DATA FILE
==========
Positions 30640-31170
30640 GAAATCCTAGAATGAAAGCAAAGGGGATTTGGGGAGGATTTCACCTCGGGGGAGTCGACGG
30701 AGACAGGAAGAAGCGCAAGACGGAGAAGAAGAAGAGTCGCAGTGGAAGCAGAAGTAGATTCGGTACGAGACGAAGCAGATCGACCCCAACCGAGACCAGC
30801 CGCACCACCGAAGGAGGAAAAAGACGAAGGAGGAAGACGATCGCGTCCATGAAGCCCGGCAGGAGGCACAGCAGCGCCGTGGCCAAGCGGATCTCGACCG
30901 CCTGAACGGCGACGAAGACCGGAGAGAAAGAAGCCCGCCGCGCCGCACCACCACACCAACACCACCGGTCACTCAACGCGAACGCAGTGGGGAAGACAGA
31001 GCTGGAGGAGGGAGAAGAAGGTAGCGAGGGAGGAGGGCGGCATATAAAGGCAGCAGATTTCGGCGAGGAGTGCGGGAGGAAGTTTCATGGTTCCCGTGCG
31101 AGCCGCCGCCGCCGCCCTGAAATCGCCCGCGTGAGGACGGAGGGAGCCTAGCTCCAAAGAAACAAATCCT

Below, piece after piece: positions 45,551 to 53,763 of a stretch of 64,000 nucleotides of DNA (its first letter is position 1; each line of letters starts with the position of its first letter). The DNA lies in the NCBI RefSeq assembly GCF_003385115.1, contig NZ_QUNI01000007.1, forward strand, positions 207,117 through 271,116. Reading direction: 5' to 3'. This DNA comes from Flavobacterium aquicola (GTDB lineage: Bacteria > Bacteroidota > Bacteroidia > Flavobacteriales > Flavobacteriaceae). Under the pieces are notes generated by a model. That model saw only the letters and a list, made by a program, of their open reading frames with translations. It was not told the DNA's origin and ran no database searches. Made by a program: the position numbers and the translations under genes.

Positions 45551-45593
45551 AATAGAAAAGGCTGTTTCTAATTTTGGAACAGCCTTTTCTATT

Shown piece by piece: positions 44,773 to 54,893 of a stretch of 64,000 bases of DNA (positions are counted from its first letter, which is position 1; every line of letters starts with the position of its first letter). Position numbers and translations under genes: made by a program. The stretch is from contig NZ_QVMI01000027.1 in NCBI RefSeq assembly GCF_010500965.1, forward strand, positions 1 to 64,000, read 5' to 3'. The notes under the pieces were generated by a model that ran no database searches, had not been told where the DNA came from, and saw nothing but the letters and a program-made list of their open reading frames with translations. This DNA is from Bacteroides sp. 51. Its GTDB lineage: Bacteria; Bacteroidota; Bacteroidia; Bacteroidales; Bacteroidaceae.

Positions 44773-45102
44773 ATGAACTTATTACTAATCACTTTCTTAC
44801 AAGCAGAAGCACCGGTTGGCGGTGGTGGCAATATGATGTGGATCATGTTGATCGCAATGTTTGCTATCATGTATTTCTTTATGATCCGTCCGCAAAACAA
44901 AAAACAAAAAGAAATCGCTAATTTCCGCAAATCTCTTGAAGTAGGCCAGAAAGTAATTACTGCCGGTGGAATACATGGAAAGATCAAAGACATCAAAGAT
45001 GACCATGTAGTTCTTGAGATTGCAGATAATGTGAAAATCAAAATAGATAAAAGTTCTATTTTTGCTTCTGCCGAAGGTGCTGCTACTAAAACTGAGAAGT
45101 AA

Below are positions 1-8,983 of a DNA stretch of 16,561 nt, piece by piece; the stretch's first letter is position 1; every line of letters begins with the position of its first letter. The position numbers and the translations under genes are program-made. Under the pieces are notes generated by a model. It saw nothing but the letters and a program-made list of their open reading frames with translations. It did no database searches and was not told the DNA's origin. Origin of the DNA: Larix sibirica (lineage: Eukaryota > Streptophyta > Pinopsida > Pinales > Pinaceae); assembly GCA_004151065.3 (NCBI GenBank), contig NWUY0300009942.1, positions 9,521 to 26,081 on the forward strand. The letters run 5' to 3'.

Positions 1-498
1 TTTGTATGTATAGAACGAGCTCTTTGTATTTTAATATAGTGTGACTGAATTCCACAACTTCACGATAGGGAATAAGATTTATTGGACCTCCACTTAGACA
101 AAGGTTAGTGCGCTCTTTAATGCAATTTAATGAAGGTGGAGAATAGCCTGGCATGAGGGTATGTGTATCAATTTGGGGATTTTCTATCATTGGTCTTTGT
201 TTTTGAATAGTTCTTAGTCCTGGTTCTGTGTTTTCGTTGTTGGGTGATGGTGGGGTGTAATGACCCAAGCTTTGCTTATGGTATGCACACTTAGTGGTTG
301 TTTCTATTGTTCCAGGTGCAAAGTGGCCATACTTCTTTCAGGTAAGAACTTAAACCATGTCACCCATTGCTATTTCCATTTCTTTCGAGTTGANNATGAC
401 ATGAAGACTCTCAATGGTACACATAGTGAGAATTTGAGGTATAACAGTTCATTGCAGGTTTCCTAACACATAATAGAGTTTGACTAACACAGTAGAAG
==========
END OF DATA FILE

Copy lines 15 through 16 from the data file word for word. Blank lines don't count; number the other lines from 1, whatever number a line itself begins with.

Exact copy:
44901 AAAACAAAAAGAAATCGCTAATTTCCGCAAATCTCTTGAAGTAGGCCAGAAAGTAATTACTGCCGGTGGAATACATGGAAAGATCAAAGACATCAAAGAT
45001 GACCATGTAGTTCTTGAGATTGCAGATAATGTGAAAATCAAAATAGATAAAAGTTCTATTTTTGCTTCTGCCGAAGGTGCTGCTACTAAAACTGAGAAGT